You are now the lease owner of a semi-truck, which you selected using our tips, and need a trailer to transport freight. While on your way to Super Ego’s trailer yard, you realized you are not quite sure what to look for or how to select a trailer that will work for you. That’s where we’re stepping in – we’ll help by sharing a few tips that will assist you in making the right choice.

Here’s a list of all the things you should check:

  • Possible exterior damage
  • Kingpin
  • Air leaks
  • Brakes
  • Lights and side markers
  • Sliding tandems
  • Tires and rims
  • Brake pads
  • Leaf springs and shocks
  • Doors
  • Floorboards
  • Bottom rails or bump plates

Start by doing a walkaround on the trailer. Pay attention to the exterior of the trailer and make sure there aren’t any visible holes. Pay close attention to the rivets that secure the side panel to the bottom of the trailer. If any are missing, make sure that there aren’t any gaps because this means that water can get inside. But note that not all missing rivets mean there might be leaks.

After you have done your walk-around inspection, look under the trailer in the front and make sure that your kingpin is intact and in good condition; if it is, then it’s time to hook up to the trailer and inspect it.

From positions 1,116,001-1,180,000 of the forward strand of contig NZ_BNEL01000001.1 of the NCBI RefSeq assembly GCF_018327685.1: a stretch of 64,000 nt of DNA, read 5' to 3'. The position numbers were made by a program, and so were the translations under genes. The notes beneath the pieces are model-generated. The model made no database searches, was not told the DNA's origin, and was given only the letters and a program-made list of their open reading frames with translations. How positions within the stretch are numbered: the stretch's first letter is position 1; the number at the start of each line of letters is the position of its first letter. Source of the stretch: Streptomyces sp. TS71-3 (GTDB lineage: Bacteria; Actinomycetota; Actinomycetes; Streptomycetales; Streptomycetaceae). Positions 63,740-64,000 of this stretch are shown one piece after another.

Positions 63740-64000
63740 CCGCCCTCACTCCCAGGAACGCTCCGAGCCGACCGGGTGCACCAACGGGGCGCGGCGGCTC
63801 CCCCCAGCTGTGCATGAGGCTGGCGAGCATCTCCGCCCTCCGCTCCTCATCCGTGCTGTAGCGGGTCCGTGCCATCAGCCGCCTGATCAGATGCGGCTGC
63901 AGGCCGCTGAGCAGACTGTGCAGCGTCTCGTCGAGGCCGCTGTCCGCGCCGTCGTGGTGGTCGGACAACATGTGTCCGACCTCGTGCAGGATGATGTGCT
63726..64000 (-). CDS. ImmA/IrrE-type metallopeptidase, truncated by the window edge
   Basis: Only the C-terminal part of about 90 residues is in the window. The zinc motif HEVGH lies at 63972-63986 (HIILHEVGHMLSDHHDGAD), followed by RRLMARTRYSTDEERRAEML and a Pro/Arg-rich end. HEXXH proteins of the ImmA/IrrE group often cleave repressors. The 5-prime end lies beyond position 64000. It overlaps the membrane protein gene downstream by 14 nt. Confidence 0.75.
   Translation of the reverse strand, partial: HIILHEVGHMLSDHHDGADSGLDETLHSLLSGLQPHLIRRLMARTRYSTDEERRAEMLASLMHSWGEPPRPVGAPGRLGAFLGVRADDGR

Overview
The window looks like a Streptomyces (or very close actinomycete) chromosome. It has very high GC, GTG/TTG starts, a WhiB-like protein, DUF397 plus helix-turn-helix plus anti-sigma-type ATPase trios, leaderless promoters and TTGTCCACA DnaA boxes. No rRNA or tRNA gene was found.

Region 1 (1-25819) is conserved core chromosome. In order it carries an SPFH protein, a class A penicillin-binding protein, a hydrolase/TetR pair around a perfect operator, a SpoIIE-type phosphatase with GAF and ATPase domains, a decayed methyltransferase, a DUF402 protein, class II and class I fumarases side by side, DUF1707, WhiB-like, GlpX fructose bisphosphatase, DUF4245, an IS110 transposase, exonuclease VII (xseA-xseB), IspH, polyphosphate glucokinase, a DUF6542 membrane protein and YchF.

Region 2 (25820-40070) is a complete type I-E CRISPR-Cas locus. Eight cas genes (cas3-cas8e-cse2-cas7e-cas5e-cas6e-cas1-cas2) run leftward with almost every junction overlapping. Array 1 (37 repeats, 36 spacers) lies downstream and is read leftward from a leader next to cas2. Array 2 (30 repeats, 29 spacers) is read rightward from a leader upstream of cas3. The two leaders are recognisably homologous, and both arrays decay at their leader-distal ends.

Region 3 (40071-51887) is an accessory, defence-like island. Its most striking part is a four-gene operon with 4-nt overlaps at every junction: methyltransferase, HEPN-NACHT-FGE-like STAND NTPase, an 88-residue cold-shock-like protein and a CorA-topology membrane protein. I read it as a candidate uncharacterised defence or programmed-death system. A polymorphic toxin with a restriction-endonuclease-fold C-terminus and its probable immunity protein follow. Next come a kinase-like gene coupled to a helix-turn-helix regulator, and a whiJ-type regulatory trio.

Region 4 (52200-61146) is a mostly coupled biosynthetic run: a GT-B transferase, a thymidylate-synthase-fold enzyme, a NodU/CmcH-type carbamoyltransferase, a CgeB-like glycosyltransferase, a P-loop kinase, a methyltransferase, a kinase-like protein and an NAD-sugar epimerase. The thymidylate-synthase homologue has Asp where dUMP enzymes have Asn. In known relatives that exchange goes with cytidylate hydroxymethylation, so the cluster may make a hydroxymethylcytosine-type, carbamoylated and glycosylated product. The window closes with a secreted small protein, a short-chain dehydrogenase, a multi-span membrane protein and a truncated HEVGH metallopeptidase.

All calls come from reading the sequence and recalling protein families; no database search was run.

Hook up to a trailer. Get out and make sure that there aren’t any excessive gaps between your trailer and the fifth wheel. Connect the service and emergency air lines, as well as your seven-way power source (your electrical line).

Now, get back into your truck and check your air pressure (a leak-down test) and a tug test to make sure the tractor and trailer hook properly, and that your trailer brakes are engaged.

Next, do a light test. Get out of your truck, and make sure ALL the lights and side markers are working correctly. While you are checking the lights, listen for air leaks as you walk around the trailer. Make sure that your trailer tandem axles are sliding properly, and that all pins are engaging and disengaging properly. If they are sticking out, apply a greasing agent to the sliding rail and locking pins.

Look at the undercarriage at the back of the trailer and make sure nothing is hanging out of the ordinary. Inspect all your trailer tires and look for uneven wear. This can indicate bad shocks or underinflation. You should also move the trailer about 1-2 feet forwards or backward to check for bald spots on the tires. All tires should have a tread depth of 2/32nd or more.

Make sure your brakes are within DOT standards and above the brake pad wear line.

Also, check if your leaf springs and shocks are in order, leaking is a sign of the shocks going bad.

Now, go to the back of the trailer and open your trailer doors. Make sure both doors can open, close, and latch properly. Get inside the trailer and do a walk around it – it’s recommended that you close both doors so you can do a visual light test from the inside, and make sure there aren’t any holes that you can see the light from. 

Open the doors, and look at the floorboards for any missing or damaged boards. Pay attention to the bottom rails as well.

We hope all these will help you to find the trailer that fits your needs. We value your business and look forward to having a productive and profitable business relationship. For more information, check our trailer program.